Queer Places:
Eton College, Windsor SL4 6DW, UK
University Of Cambridge, Cambridge CB2, UK
Queen's College, Harley St, Marylebone, London W1G 8BT, UK

Sir James Wycliffe Headlam-Morley, CBE (24 December 1863 – 6 September 1929) was a British academic historian and classicist, who became a civil servant and government advisor. He changed his surname to Headlam-Morley by royal licence in 1918. He was knighted in 1929 for public service.

He was the second son of a Northumbrian clergyman[1] and the younger brother of Arthur Cayley Headlam (1862–1947), the bishop and author.[2]

In 1893 he married Elisabeth Charlotta Henrietta Ernestina Sonntag (1866-1950), a German musician and composer, usually known as Else Headlam-Morley.[3] The historian Agnes Headlam-Morley (1902–1986) was their daughter. Charles Robert Ashbee (1863-1942) engraved a copper Twin handled loving cup of his design with the inscription ‘To the ancient, from CRA, on the mournful occasion of his transition into matrimony, April 1893’. Headlam-Morley was a contemporary and friend of Ashbee’s at King’s College, Cambridge, among a circle of gay friends that Ashbee made at Cambridge in the mid-1880s. ‘The Ancient’ refers to the Cambridge club of that name. Ashbee followed his friend into ‘mournful’ matrimony five years later when he married Janet Forbes a wealthy heiress. He told her of his sexual orientation and the marriage was bumpy but they had four children and 13 years of marriage.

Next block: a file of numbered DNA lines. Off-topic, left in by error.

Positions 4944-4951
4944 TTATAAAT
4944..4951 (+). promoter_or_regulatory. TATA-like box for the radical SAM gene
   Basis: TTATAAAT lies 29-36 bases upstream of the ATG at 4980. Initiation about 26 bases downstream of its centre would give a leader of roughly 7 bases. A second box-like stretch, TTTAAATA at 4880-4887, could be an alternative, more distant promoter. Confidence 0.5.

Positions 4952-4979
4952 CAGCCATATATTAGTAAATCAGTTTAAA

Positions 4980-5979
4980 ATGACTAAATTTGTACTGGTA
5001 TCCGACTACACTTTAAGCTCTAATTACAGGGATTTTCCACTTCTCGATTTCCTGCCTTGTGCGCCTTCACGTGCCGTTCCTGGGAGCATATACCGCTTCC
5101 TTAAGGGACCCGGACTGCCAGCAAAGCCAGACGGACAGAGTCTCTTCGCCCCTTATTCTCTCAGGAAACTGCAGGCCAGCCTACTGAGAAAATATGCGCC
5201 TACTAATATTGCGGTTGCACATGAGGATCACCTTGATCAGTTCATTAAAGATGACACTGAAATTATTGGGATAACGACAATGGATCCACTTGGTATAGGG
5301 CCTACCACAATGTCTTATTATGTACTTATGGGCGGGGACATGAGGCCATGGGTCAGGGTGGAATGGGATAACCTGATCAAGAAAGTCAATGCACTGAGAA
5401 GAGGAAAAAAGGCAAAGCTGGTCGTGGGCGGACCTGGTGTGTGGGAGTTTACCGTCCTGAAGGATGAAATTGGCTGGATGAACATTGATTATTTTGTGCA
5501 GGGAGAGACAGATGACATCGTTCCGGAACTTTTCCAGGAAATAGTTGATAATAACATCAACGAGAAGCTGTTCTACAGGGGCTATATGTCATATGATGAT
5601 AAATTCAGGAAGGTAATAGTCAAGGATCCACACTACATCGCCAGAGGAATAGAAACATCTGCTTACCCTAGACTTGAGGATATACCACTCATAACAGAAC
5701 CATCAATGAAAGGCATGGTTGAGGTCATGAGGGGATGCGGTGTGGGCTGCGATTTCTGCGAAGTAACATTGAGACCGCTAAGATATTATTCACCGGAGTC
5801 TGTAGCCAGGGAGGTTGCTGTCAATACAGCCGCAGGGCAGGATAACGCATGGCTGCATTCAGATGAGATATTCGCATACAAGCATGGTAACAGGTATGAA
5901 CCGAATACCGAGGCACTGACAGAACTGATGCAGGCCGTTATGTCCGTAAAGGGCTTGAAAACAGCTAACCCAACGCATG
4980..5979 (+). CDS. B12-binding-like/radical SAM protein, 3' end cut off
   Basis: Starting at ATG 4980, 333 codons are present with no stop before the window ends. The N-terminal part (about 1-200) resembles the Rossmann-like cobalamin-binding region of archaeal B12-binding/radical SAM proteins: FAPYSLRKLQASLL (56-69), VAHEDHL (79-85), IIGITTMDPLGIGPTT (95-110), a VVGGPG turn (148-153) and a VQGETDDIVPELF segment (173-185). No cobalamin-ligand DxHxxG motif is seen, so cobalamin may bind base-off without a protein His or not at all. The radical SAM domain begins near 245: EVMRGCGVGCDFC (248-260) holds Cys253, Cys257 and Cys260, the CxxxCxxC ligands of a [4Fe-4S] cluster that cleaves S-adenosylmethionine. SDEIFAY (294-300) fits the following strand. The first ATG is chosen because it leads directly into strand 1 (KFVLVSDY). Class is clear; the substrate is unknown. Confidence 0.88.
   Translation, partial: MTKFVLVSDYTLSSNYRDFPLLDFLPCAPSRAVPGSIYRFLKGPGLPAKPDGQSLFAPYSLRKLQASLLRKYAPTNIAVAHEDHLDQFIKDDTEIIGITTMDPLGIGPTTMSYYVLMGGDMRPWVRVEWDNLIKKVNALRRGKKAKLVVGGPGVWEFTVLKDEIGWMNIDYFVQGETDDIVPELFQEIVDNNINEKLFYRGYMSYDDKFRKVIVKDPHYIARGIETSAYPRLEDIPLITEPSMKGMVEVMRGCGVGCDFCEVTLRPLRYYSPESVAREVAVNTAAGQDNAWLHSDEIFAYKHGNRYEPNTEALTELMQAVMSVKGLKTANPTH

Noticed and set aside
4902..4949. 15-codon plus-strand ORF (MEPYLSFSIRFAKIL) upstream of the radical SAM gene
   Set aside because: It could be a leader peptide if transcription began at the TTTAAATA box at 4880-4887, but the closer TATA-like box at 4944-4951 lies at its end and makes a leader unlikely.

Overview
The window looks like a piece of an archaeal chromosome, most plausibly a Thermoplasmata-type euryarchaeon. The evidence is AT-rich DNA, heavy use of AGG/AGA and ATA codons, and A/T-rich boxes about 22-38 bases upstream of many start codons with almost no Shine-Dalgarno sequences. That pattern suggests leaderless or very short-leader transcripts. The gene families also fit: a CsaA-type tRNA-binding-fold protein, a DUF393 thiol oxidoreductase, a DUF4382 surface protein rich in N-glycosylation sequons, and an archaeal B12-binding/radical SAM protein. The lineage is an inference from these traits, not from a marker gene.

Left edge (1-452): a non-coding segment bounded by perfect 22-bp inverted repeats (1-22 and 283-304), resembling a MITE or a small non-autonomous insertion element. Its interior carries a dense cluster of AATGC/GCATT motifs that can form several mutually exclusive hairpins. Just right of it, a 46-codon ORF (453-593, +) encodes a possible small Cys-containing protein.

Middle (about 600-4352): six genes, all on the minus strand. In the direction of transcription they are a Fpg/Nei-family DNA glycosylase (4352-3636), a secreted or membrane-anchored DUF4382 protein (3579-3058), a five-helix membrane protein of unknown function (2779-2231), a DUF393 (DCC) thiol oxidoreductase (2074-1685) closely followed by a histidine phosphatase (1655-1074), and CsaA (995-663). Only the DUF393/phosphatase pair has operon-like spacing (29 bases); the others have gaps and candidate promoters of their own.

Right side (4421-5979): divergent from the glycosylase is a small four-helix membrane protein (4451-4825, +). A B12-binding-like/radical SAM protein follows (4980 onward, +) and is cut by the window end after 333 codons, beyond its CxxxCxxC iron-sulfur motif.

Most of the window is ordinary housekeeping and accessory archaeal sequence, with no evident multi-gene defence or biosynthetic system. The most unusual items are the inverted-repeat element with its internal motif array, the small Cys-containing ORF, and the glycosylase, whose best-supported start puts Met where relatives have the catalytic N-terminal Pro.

Headlam-Morley was educated at Eton, King's College, Cambridge, and in Germany where he studied with Treitschke and Hans Delbrück. From 1894-1900 he was Professor of Greek and Ancient History at Queen's College, London.[4]

An influential figure, he worked on propaganda in World War I, and, when the war was over, he was involved in the drafting of the Versailles Treaty. He effectively sponsored Arnold J. Toynbee for appointment in 1924 to Chatham House. He also gathered materials on the diplomatic history of the origins of World War I, as an official production of the British government, and contributed to it, though the main editor was Harold Temperley. Historian Anna Cienciala attributes to Headlam and Sidney Edward Mezes, an academic and advisor to Woodrow Wilson and Executive Director of the Inquiry group, the 1919 proposal to make Danzig a free city.[5]

He wrote numerous historical articles for the Encyclopædia Britannica editions of 1902 in 1911, signing them "J.W.He."


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